Skip to main content

Osteoarthritis Pain Management

Acetaminophen is recommended by the American Geriatrics Society as a first-line therapy for persistent pain, particularly musculoskeletal pain1

NSAIDs may not be suitable for certain OA patients, who often have a higher incidence of comorbidities.1

Osteoarthritis (OA) affects 30 million older adults.* Up to 54% of these patients could have a comorbidity.2,3

TYLENOL®: Proven analgesic efficacy in osteoarthritis−even when inflammation is present4  

At both 1000 mg and 650 mg, the safety and efficacy of TYLENOL® has been well supported by clinical studies and decades of actual use.5-7

Use OA education as exercise motivation

Share this video with patients to promote the benefits of exercise and encourage them to keep moving.

Motivate patients to stay active

People who exercise can reduce their risk of osteoarthritis-related disability by 43%.8

In fact, there is a 50% risk reduction in developing knee OA with weight loss of as little as 11 pounds in overweight women.9

OA can progress over time

It can cause muscle weakening, bone spurs, loss of cartilage, and joint space narrowing.9,10

keep moving Tylenol

The Keep Moving® Program

Designed by the makers of TYLENOL®, this special patient program helps reduce OA-induced pain by providing:

  • Targeted exercises for knees and hips
  • Creative weight loss tips
  • Joint-protection tips

Motivate patients to stay active

Give patients important reasons to move.

TYLENOL® 8 HR Arthritis Pain

Recommend TYLENOL® 8 HR Arthritis Pain

Give patients extended relief from OA.

*OA occurs most often in patients 40 and over.11

†Percentage of consumers age 45+ who have high blood pressure, kidney disease, or are taking low-dose aspirin for heart health and thus may not be appropriate to use NSAIDs.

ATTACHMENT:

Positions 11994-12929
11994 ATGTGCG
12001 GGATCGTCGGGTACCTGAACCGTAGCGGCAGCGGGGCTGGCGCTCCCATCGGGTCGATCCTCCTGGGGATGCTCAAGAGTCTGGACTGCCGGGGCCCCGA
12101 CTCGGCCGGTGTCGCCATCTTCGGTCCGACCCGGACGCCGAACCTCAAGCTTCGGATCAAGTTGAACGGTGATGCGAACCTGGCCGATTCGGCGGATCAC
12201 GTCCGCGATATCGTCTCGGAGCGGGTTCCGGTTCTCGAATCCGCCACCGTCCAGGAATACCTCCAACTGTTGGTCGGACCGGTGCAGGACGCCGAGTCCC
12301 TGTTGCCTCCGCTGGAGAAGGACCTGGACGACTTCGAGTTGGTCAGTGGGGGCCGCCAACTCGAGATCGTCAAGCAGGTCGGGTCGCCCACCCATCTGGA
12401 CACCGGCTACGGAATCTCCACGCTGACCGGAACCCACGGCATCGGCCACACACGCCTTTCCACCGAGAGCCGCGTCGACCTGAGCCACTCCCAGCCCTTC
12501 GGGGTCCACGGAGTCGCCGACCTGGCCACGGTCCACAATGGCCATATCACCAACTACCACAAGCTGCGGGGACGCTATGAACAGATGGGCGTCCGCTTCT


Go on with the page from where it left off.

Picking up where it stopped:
REFERENCES: 1. American Geriatrics Society Panel on Pharmacological Management of Persistent Pain in Older Persons. Pharmacological management of persistent pain in older persons. J Am Geriatr Soc. 2009;57(8):1331-1346. 2. Centers for Disease Control and Prevention. Osteoarthritis fact sheet. Updated February 2, 2017. Accessed March 23, 2017. 3. Data on file. McNeil Consumer Healthcare. 2017. 4. Bradley JD, Brandt KD, Katz BP, Kalasinski LA, Ryan SI. Treatment of knee osteoarthritis: relationship of clinical features of joint inflammation to the response to a nonsteroidal antiinflammatory drug or pure analgesic. J Rheumatol. 1992;19(12):1950-1954. 5. Bradley JD, Brandt KD, Katz BP, Kalasinski LA, Ryan SI. Comparison of an anti-inflammatory dose of ibuprofen, an analgesic dose of ibuprofen, and acetaminophen in the treatment of patients with osteoarthritis of the knee. N Engl J Med. 1991;325(2):87-91. 6. Dalton JD, Schweinle JE. Randomized controlled noninferiority trial to compare extended release acetaminophen and ibuprofen for the treatment of ankle sprains. Ann Emerg Med. 2006;48(5):615-623. 7. Qi DS, May LG, Zimmerman B, et al. A randomized, double-blind, placebo-controlled study of acetaminophen 1000 mg versus acetaminophen 650 mg for the treatment of postsurgical dental pain. Clin Ther. 2012;34(12):2247-2258. 8. Penninx BWJH, Messier SP, Rejeski WJ, et al. Physical exercise and the prevention of disability in activities of daily living in older persons with osteoarthritis. Arch Intern Med. 2001;161(19):2309-2316. 9. Felson DT, Zhang Y. An update on the epidemiology of knee and hip osteoarthritis with a view to prevention. Arthritis Rheum. 1998;41:1343-1355. 10. Wise C. Osteoarthritis. In: Singh AK, ed. Scientific American Medicine. Philadelphia, PA. Decker Intellectual Properties Inc.; 2010:1-12. 11. American College of Rheumatology. Osteoarthritis. Accessed April 17, 2017.